PhD studentships and vacancies
Postdoctoral Research Fellow
We have don't have any postdoctoral positions available at the moment. However, members of the group are also always willing to discuss potential fellowship/grant applications. Please contact one of the principal investigators if you are interested in applying for funding.
School of Psychology studentships
Every year the School of Psychology fund a number of studentships in a variety of areas in psychology, including Visual Neuroscience (for further info see this page on phd studentships in psychology).
Our group has at it's disposal facilities for a wide range of techniques for vision research (fMRI, EEG, TMS, psychophysics, computational modelling) and has interests in a variety of topics (e.g. selective detection of Fourier conjunctions, audio-visual integration). It also maintains strong collaborative links with the MRC Institute of Hearing Research, the Magnetic Resonance Centre and a number of additional departments outside Nottingham, including Bradford, Montreal, New York and Perth.
If you have your own ideas for a project in vision, please contact one of the principle investigators. The following represent some project ideas of our own for which we would especially like to see good candidates:
- How is texture-defined motion detected by the visual system? [uses: psychophysics/computer models/TMS; contact Tim Ledgeway]. Moving objects typically differ from their surroundings in terms of their textural properties (e.g. surface markings), but how these cues are extracted by the visual system to encode movement is still little understood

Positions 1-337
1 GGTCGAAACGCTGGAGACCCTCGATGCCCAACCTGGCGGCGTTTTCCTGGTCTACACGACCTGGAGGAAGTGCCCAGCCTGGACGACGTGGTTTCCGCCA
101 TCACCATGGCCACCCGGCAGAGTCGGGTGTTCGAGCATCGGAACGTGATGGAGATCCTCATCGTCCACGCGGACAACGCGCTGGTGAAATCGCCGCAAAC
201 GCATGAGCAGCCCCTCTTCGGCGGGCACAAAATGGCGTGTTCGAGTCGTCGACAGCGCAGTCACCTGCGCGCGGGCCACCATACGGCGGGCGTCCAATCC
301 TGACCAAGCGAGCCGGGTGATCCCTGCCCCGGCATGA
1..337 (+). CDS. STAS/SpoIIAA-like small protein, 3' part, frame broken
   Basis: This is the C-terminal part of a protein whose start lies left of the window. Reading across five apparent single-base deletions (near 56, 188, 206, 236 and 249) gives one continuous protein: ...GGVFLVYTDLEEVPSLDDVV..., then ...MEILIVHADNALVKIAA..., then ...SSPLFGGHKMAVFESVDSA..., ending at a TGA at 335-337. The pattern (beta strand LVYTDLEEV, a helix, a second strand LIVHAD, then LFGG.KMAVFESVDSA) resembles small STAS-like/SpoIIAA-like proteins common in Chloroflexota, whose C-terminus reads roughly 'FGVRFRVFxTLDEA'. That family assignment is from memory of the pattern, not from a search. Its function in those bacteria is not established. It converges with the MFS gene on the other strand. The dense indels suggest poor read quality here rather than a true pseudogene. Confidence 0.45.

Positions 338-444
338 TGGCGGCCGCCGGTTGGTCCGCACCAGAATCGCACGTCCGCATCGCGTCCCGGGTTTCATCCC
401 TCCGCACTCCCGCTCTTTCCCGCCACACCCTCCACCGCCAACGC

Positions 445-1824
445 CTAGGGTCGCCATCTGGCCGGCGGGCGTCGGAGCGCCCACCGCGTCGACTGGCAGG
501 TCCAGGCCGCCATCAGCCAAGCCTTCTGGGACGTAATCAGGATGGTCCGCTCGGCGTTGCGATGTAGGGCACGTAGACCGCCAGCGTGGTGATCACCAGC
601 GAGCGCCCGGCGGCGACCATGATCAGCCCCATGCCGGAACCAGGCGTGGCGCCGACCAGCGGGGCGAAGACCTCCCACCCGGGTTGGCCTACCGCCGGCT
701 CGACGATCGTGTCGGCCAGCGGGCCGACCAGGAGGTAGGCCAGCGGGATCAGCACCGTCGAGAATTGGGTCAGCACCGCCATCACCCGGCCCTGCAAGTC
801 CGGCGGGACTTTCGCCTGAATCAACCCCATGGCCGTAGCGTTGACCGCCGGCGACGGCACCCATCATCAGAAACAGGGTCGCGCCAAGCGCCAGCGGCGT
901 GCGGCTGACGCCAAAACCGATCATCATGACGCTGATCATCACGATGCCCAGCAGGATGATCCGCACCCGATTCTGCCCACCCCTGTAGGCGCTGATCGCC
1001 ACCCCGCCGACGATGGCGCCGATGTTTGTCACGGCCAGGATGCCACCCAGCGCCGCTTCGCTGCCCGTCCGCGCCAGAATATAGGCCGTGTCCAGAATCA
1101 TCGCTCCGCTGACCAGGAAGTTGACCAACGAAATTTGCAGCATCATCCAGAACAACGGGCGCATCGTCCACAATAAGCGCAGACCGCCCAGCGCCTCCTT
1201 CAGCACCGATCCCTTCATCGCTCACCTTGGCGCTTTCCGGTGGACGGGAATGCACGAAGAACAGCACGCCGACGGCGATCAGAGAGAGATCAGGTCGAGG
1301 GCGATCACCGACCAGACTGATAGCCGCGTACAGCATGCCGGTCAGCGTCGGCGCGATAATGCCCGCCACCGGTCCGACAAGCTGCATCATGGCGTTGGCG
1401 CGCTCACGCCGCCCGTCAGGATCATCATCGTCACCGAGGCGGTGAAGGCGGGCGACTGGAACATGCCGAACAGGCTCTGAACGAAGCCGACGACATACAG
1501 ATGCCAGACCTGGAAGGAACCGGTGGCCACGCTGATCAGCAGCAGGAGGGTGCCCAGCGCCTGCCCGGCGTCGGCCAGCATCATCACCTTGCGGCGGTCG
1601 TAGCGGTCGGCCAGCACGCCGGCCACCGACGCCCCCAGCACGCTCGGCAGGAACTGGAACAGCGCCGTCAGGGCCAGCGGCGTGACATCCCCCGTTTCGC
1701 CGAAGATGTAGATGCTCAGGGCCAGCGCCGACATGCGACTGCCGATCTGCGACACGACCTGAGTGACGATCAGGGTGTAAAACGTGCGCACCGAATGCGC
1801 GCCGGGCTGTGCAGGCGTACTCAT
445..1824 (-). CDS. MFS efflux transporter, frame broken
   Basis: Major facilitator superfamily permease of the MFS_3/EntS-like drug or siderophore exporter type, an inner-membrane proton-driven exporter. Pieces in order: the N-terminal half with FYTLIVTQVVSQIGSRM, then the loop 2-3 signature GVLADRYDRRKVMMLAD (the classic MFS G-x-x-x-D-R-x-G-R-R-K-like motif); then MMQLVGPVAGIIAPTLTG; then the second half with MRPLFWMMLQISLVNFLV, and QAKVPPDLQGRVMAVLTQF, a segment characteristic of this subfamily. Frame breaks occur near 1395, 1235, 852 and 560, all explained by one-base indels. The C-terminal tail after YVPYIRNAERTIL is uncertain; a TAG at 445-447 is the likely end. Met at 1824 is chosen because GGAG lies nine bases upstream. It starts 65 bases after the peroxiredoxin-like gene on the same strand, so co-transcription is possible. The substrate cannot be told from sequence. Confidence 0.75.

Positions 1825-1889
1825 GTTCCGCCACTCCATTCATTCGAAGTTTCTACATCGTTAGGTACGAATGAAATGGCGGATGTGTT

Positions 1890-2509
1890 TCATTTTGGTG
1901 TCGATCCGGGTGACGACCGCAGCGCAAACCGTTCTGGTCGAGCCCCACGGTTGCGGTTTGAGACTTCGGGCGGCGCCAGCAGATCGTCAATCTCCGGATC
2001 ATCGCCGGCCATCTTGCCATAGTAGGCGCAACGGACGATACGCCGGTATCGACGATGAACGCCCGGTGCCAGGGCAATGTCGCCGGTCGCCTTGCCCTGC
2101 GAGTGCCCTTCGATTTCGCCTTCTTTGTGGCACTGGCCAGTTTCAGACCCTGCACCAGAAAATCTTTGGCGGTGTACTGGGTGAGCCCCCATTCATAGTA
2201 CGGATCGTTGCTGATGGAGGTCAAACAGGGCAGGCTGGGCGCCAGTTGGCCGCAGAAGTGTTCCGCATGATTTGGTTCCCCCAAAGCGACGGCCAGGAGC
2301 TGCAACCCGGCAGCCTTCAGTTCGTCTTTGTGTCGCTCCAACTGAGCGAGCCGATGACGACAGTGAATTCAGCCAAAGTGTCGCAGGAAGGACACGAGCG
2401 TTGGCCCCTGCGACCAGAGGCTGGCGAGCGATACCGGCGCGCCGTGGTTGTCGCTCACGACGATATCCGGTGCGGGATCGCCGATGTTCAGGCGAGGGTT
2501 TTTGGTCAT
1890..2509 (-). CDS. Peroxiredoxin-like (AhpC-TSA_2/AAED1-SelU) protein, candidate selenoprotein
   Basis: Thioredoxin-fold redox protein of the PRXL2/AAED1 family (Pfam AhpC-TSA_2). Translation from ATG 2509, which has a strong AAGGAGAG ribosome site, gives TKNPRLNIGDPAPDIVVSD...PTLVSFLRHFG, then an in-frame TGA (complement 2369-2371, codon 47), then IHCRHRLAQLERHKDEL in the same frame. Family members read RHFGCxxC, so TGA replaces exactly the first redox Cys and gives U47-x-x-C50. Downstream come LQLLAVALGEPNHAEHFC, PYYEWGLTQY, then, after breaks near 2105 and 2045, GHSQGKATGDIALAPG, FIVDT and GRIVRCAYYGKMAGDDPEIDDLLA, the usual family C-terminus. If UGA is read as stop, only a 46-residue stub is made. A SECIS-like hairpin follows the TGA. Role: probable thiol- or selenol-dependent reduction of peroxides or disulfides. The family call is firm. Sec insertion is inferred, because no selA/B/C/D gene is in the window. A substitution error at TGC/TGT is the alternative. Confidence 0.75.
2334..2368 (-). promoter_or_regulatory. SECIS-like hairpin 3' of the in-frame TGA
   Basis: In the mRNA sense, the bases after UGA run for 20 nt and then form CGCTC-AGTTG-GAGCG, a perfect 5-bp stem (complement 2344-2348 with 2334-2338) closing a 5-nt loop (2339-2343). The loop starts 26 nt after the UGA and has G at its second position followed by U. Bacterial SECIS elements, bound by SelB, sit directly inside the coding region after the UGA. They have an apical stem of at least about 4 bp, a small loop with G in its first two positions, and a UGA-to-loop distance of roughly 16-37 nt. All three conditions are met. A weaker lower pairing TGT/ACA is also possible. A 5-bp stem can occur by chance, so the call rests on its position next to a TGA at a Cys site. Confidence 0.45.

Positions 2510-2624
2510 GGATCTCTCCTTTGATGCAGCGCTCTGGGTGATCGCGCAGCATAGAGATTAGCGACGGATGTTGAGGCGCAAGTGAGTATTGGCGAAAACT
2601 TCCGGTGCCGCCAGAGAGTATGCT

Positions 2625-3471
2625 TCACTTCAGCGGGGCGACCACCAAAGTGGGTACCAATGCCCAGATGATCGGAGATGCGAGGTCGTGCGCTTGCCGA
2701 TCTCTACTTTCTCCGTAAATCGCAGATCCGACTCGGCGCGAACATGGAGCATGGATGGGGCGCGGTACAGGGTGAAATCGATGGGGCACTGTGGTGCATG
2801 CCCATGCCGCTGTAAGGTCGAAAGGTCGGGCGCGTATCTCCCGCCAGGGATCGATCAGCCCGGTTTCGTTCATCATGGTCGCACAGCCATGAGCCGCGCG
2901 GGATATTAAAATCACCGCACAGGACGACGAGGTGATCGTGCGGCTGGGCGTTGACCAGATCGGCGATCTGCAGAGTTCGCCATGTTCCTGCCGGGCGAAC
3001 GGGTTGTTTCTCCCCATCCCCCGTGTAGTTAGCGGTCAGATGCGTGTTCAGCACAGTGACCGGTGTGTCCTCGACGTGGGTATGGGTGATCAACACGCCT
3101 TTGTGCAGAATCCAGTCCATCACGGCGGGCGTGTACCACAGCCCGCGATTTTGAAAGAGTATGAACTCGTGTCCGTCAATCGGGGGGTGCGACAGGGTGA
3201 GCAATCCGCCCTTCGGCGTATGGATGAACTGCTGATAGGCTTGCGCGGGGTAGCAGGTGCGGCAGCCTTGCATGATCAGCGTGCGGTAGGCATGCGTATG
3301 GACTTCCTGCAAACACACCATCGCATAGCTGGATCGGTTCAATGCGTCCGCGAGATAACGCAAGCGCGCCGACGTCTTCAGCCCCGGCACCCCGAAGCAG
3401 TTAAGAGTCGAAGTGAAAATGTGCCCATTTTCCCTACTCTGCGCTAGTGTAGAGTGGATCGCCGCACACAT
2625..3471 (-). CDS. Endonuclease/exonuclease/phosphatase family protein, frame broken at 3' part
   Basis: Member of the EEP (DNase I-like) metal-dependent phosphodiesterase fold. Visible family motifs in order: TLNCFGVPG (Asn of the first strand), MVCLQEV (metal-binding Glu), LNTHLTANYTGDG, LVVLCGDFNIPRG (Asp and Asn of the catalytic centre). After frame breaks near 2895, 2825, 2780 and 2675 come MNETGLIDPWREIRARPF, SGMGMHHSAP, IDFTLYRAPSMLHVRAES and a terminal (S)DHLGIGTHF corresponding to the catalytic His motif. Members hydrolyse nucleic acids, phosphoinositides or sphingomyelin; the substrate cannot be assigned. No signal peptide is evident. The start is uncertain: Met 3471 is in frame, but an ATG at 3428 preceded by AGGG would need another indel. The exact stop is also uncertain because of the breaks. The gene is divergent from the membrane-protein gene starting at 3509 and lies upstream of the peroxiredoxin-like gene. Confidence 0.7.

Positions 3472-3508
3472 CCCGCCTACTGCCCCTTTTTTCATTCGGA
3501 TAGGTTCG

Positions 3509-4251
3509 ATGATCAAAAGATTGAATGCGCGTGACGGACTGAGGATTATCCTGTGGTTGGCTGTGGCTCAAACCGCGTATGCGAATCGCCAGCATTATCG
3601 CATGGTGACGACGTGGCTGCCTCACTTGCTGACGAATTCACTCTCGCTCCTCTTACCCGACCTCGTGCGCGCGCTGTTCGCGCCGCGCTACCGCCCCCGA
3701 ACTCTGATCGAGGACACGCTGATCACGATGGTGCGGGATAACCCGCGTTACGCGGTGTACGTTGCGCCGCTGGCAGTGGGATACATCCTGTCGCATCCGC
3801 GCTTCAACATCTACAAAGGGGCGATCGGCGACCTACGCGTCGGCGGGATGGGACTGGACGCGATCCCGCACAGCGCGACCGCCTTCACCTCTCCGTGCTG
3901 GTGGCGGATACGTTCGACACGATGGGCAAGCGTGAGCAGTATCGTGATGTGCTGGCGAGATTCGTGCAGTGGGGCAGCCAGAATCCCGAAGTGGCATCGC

- How are the direction and speed of global object motion encoded? [uses: psychophysics/computer models/TMS; contact Tim Ledgeway or Ben Webb]. We know a great deal about how the visual system extracts velocity information from individual (localised) edges in the visual world, but rather little about how that information is subsequently combined to reveal the overall movement of complex objects
- Detection of spatially-extensive image contours and shapes [uses: psychophysics/computer models; contact Tim Ledgeway]. How the visual system is able to detect the outlines/boundaries of arbitrary spatial objects in cluttered visual scenes, by linking local measurements of edge orientation is an unresolved issue.
- The computational principles mediating visually guided decisions [method: psychophysics, computational modelling; contact: Ben Webb]. This project will examine how visual information is integrated over space and time in order to make perceptual decisions and issue motor commands.
- Does perceptual learning ameliorate the visual deficits in amblyopia? [method: psychophysics, computational modelling; contact: Ben Webb]. This project will examine the effects of perceptual training on the visual performance of the adult and juvenile amblyopic visual system.
- How groups of edges are detected by the visual system [uses: psychophysics/fMRI/computer models; contact Jonathan Peirce]. We know a great deal about how the visual system extracts information about individual edges in the visual scene, but rather little about how that information is used and combined.
- Impairments to dorsal stream processing in the brain [uses: psychophysics/EEG/computer models; contact Tim Ledgeway]. The dorsal pathway in the brain projects from primary visual cortex to the parietal lobes and is often referred to as the “where” pathway, as it is involved in motion processing, spatial cognition and visual motor planning. The ventral pathway projects from visual cortex to the temporal lobes and has been termed the “what” pathway, as it is involved in shape perception, visual memory and recognition of familiar objects/faces. Impairments to dorsal pathway functioning have been suggested as a defining characteristic of many developmental disorders, as well as healthy ageing. However the selectivity of this deficit is equivocal and its underlying nature is currently unknown.
There are no faculty positions currently within the school.